Assessment For Learning



“Students can, with difficulty, escape from the effects of poor teaching, they cannot (by definition if they want to graduate) escape the effects of poor assessment.” (Boud, 1998)

Think back to your experience as an undergraduate.  How did you decide what to focus on in the hours outside the classroom?  What drove your priorities in selecting what work to dedicate time to?

If you were anything like me your decisions were driven by what you thought would get you a good grade.  Don’t get me wrong, I was there to learn and was passionate about the subject I was studying.  But I was also practical.  I had limited time to expend and I had to figure out what was important and how to focus my effort to achieve my end goal – to graduate with ‘good marks’.

Research evidence conclusively demonstrates that the most powerful way to direct student ‘time on task’ is through assessment.  Students are motivated by and will expend energy on what they think will help them achieve a good outcome in the course.  The assessment tasks set in a course also send clear messages to students about what is important, both in terms of priority content areas but also the skills that are important in the discipline being studied.

I have found it valuable to spend time thinking about what I would like students to accomplish through completion of the assessment tasks I set.  Do I wish to develop student abilities in memorization, analysis, complex problem solving, creativity, written or verbal communication skills or a combination of the above?  How does the assessment I set match my aspirations?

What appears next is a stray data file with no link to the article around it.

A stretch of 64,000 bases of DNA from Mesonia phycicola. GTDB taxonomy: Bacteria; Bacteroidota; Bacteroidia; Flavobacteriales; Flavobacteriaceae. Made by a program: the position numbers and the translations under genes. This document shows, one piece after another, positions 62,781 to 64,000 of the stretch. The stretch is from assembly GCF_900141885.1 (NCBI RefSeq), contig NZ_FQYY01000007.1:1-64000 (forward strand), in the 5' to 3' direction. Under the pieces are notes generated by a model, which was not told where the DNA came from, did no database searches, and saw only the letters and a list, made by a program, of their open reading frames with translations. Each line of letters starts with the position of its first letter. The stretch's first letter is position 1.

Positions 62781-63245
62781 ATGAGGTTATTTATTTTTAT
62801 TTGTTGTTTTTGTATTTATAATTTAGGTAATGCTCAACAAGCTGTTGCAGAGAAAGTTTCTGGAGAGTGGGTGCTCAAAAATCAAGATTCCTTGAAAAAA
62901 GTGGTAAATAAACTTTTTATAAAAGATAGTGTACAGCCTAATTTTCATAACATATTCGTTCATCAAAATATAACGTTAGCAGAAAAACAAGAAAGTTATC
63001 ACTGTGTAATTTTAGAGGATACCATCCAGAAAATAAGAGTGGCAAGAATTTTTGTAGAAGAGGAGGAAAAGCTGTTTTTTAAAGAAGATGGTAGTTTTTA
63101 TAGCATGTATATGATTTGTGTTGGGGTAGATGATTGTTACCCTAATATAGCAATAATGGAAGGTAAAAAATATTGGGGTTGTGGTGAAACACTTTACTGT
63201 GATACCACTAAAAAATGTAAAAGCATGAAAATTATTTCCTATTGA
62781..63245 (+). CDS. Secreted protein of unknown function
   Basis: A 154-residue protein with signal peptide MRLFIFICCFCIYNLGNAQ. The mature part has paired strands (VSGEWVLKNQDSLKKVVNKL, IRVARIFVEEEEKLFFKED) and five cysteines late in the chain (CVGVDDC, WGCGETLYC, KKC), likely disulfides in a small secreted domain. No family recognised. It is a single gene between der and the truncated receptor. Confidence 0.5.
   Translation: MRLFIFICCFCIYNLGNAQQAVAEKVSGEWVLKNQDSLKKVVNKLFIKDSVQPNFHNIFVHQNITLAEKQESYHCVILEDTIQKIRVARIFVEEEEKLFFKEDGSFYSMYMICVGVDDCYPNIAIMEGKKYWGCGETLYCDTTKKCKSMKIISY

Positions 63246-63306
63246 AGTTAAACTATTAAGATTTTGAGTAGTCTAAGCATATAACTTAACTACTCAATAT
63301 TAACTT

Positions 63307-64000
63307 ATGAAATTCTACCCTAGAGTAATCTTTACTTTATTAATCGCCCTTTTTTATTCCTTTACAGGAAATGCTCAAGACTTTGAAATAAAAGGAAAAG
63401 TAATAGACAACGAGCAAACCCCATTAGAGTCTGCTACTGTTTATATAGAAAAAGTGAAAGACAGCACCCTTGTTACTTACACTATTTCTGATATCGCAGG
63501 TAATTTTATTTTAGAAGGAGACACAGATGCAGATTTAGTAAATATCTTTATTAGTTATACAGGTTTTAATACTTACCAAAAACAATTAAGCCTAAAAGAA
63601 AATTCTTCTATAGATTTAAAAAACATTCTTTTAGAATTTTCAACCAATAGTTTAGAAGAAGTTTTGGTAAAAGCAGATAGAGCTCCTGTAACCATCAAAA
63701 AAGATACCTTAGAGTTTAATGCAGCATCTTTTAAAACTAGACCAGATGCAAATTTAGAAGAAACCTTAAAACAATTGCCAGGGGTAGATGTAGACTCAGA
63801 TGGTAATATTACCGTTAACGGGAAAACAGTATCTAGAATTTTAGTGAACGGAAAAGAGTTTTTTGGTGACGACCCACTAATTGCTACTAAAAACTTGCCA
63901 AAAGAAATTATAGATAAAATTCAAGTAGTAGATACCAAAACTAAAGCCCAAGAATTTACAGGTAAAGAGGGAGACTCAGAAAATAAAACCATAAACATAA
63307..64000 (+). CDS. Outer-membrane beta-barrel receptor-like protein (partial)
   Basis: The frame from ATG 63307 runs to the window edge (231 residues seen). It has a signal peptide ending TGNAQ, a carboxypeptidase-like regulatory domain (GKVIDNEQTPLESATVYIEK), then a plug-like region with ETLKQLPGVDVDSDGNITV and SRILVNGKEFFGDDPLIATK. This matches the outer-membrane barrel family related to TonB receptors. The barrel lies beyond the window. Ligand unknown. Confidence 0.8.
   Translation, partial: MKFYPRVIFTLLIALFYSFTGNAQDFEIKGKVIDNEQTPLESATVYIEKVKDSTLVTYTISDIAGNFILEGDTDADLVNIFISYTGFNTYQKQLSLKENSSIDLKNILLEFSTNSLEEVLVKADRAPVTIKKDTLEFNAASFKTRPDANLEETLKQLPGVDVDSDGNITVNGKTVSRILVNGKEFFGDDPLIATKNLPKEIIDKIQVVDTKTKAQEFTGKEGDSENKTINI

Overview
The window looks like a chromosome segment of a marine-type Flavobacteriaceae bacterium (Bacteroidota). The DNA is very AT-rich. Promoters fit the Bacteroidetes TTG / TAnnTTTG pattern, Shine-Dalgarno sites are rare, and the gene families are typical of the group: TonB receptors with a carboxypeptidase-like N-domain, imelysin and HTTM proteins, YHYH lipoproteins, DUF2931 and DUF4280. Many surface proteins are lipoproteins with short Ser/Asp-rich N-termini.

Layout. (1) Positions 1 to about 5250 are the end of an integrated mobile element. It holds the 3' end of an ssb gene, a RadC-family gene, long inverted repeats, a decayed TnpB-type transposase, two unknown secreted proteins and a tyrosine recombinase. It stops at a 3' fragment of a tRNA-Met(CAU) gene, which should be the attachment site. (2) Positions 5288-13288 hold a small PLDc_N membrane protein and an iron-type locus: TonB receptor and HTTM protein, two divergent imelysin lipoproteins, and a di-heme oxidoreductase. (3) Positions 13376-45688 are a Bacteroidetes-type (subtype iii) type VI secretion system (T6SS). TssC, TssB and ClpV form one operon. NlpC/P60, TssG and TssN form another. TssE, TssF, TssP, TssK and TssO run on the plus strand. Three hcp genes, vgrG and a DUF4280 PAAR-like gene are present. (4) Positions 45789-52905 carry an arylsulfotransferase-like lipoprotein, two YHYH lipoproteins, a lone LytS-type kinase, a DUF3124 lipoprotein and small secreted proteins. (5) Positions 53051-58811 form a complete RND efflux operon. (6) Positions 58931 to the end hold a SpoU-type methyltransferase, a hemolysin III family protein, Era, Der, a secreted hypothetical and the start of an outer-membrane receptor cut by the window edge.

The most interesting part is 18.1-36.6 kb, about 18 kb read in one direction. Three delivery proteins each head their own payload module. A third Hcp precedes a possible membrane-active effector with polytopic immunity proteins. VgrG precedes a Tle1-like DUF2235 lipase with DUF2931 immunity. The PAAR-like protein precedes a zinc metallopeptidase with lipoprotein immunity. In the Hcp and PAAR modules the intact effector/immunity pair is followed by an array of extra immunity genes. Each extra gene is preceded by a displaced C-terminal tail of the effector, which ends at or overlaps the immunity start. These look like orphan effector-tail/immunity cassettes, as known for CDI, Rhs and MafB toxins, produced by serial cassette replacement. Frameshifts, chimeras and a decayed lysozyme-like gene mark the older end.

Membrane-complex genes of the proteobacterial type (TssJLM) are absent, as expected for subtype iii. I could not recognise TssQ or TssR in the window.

In my first experience of teaching many years ago I designed the course assessment in the way that I had been assessed as an undergraduate.  Indeed, many of us start our teaching careers emulating what we have experienced as students.  I now know that the assessment method I selected did not match the objectives I had set for the course.

Thankfully I taught the course for over a decade, and in that time shifted the assessment frequency, method and focus with support and input from my institution’s learning and teaching centre.  I also introduced peer and self assessment to develop my student’s skills in evaluating their own and others work, key skills to equip students for successful life long learning.  Each year my incremental evidence based improvements had an impact.  The work my students produced demonstrated a greater mastery of the subject and higher order thinking skills.

This was accomplished with only minor changes to the way I taught the course.  I would contend that this is a small example of the power of assessment in action.

If you would like to learn more about shifting from assessment OF learning to assessment FOR learning I would suggest the Principles of Assessment document produced by the TESTA Assessment project in the United Kingdom. You may also want to check out one of the GMCTE events on assessment in the next academic year.

Boud, D. (1998). Assessment and learning – unlearning bad habits of assessment. Presentation to the Conference ‘Effective Assessment at University’, University of Queensland, 4-5 November 1998 available at http://damianeducationresearchlinks.wikispaces.com/file/view/unlearningassessment_Boud.pdf.

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